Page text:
Is it Time to Innovate Your Job?

This is just off the top of my head, so I’m sure I’m forgetting some, but here are some of the jobs that I’ve had:

Strawberry picker, warehouse worker in a pottery factory, church janitor, , house painter, circuit board assembler, babysitter, lawn mower, DJ, radio assistant music director, college food services worker, feed mill hand, radio program director, radio station manager, guy that fed raw wool into a big machine that made one layer of a mattress, feed mill feed mixer, radio sales manager, guy that photocopied papers for an economics professor to send to other economics profesors, construction worker, photocopier salesperson, industrial water treatment consultant, professional normal control, spreadsheet programmer for a sheep tannery, director of student recruitment for a polytechnic, sales & marketing manager for a software startup, university tutor, research assistant, management consultant.

And right now, my linkedin profile has four jobs listed:

  • Senior Lecturer in Innovation Management at The University of Queensland Business School
  • Managing Editor of Innovation: Management, Policy & Practice
  • Owner of the Innovation Leadership Blog
  • Consultant for UQBS Consulting

In short, I’ve had a few jobs.

And in my experience, I’ve always left a job too late rather than too soon.

All these years, I could have used Sarah Peck’s One-Page Career Cheat Sheet (see the full-sized version here):

Peck’s blog is outstanding, and I suggest that you check it out.

I’ve talked before about how if there is a gap between where we are and where we want to be, then we need to innovate. While this is true for organisations, I think it’s also true for people.

John and I interviewed a CEO this morning for a consulting job that we’re working on, and he said:

You can’t reach a desired future state if you don’t know what your current state is.

And this is where Peck’s Cheat Sheet is so valuable – it can help you map the current state of your career.

I know that the economy is tough everywhere right now, so it might not be the best time to be thinking about changing jobs. However, if you’ve found your way to this particular blog, it’s likely that you’re lucky enough to have some choice about what you do.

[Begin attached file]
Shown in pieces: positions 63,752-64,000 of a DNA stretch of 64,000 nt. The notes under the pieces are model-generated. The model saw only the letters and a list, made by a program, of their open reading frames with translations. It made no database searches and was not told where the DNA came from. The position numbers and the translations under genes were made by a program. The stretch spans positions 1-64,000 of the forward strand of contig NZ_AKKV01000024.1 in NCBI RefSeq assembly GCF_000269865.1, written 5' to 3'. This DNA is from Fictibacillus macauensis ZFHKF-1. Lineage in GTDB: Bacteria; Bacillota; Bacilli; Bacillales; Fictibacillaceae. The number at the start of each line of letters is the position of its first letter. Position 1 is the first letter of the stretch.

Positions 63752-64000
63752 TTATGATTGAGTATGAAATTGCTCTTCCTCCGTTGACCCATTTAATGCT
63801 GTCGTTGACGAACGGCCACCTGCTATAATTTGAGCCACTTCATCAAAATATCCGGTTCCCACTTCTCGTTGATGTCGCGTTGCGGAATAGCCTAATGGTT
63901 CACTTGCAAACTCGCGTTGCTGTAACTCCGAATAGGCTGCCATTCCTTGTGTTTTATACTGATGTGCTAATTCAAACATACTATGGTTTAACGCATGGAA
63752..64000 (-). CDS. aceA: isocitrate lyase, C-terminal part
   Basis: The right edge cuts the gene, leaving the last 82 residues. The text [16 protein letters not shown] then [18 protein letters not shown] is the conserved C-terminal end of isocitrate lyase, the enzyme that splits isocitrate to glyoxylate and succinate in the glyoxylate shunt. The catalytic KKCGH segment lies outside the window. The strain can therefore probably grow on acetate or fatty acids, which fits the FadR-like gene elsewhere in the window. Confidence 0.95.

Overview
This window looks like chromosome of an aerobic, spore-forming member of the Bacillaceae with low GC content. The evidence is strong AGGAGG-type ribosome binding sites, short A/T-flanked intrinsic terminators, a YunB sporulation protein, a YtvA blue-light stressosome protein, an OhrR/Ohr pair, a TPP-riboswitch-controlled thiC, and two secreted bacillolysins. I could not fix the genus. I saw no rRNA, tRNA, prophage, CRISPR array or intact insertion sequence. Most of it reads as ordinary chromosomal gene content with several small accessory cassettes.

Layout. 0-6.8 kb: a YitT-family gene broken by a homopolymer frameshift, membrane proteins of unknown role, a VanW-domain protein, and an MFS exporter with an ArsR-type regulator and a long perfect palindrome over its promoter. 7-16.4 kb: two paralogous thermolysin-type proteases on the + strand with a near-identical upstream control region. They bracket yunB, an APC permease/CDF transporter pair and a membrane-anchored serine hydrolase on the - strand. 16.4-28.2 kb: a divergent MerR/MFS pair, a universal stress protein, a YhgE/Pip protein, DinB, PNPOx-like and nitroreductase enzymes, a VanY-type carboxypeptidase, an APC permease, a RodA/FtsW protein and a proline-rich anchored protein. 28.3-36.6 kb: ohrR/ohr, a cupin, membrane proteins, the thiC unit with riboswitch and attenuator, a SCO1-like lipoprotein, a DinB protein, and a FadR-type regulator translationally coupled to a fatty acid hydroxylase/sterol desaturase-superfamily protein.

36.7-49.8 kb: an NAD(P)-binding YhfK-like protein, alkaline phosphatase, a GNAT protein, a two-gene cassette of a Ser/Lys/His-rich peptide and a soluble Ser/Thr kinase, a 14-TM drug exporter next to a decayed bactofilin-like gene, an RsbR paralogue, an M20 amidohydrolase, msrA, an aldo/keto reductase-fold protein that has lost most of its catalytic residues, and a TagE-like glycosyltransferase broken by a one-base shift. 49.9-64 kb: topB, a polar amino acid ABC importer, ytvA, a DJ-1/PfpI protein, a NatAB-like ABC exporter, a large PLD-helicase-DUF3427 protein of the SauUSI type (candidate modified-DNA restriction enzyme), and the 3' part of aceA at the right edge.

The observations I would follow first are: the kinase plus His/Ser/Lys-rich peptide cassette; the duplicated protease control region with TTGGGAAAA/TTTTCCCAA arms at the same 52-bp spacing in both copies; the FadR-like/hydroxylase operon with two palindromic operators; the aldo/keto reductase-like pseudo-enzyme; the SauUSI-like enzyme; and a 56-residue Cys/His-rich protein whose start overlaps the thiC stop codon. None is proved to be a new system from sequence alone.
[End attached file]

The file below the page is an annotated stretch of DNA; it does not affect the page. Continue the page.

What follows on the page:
If I told you which of the jobs on that list were my favourites, my response would probably surprise you. My best jobs haven’t always been the ones that sounded the most interesting. The best jobs have been the ones where I’ve been challenged, where I’ve learned a lot, and when I’ve had great people to work with. Not many have all three.

My situation now is interesting. On the one hand, it’s frustrating that I had to go through so many different jobs to find the one that I love. On the other, I’m fortunate that I finally did find that one.

The real secret with my current set of jobs, though, is that I’ve basically built my own job. I innovated it, and I’ve come up with a set of responsibilities and opportunities that is unique.

So take Sarah Peck’s test. If you’re not happy with the results, it’s time to innovate your job. The best way to do this is to build your own.

Student and teacher of innovation - University of Queensland Business School - links to academic papers, twitter, and so on can be found here.

Please note: I reserve the right to delete comments that are offensive or off-topic.

3 thoughts on “Is it Time to Innovate Your Job?

  1. When we don’t know where we really are, we can’t plot a route to where we want to be. We’re just wandering in random directions, going with the flow, hoping things will get better.

    And if we don’t know where we really want to be, we might as well be settling for the nearest sushi joint which, as anyone who enjoys sushi will tell you, can get pretty dicey.

    Like you, Tim, I’ve had many different jobs. It can seem frustrating to think it took us as long as it did to find our callings, but the experiences we’ve had made us who we are today. Wouldn’t change that for the world. :)

  2. Like it or not, employees today are much closer to permanent freelancers than 1950-style employees. The savviest employees will create a personal business model that constantly innovates their personal value proposition. Those that do not will find themselves competing for mindless jobs with billions of others.

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